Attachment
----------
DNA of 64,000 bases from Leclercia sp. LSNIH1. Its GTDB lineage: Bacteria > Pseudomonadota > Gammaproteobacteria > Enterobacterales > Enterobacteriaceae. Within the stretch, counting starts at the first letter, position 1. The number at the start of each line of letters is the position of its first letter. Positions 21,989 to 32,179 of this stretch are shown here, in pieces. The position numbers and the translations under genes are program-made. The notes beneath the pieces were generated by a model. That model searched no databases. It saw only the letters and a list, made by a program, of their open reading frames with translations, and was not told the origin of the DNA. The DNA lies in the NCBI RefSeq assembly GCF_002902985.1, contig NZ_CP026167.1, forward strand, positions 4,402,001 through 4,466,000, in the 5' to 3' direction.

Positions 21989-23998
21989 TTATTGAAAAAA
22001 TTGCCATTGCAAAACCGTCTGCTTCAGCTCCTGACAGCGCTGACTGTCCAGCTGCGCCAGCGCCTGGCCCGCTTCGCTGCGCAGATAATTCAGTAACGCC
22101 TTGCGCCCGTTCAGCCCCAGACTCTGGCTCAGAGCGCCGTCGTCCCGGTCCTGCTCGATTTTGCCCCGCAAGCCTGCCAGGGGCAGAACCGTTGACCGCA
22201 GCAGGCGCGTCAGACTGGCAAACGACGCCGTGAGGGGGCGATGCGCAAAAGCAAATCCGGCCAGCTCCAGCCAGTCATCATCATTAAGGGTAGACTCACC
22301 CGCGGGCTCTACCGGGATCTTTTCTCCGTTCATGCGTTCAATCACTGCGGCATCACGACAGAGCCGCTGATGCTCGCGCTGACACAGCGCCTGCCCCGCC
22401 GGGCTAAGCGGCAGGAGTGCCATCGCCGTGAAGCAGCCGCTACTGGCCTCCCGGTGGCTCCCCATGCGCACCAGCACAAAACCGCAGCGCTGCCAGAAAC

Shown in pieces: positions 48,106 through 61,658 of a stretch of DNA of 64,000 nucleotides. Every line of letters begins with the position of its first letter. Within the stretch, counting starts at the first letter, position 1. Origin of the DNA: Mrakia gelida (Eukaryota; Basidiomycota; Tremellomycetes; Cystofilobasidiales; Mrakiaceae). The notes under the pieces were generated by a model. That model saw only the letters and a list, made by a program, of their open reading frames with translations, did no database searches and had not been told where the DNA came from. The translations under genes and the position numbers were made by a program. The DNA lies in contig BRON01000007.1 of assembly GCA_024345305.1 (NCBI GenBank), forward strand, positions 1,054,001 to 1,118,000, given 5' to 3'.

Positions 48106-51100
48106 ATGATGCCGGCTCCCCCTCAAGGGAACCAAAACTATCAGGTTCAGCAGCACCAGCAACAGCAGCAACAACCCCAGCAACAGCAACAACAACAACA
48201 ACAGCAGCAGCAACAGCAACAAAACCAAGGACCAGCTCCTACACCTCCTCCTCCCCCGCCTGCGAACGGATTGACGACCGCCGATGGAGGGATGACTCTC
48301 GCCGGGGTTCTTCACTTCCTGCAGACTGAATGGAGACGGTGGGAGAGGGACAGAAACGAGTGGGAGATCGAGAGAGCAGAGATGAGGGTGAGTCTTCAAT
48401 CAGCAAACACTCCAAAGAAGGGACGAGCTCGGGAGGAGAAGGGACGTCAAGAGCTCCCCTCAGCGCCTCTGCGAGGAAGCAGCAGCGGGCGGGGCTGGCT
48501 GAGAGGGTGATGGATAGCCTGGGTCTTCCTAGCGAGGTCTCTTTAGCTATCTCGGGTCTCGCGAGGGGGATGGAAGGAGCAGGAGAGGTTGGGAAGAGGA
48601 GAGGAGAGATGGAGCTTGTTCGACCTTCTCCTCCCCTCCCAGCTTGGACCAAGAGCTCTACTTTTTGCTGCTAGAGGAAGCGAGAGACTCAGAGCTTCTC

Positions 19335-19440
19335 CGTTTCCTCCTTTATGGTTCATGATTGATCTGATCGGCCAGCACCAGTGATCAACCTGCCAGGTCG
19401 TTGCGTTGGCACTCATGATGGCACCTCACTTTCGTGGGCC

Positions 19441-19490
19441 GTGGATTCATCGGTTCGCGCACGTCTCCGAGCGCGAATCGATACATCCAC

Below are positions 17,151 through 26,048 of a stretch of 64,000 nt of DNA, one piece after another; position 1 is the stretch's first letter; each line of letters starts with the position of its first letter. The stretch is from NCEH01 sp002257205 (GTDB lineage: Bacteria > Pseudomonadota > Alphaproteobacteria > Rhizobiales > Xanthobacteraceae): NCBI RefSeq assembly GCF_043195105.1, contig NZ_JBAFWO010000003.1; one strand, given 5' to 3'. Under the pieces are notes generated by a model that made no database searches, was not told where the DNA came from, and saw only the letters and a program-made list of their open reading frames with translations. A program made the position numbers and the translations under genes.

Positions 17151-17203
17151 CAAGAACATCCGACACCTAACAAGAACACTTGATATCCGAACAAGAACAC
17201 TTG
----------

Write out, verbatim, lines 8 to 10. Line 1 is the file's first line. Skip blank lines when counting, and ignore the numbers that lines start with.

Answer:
22401 GGGCTAAGCGGCAGGAGTGCCATCGCCGTGAAGCAGCCGCTACTGGCCTCCCGGTGGCTCCCCATGCGCACCAGCACAAAACCGCAGCGCTGCCAGAAAC

Shown in pieces: positions 48,106 through 61,658 of a stretch of DNA of 64,000 nucleotides. Every line of letters begins with the position of its first letter. Within the stretch, counting starts at the first letter, position 1. Origin of the DNA: Mrakia gelida (Eukaryota; Basidiomycota; Tremellomycetes; Cystofilobasidiales; Mrakiaceae). The notes under the pieces were generated by a model. That model saw only the letters and a list, made by a program, of their open reading frames with translations, did no database searches and had not been told where the DNA came from. The translations under genes and the position numbers were made by a program. The DNA lies in contig BRON01000007.1 of assembly GCA_024345305.1 (NCBI GenBank), forward strand, positions 1,054,001 to 1,118,000, given 5' to 3'.

Positions 48106-51100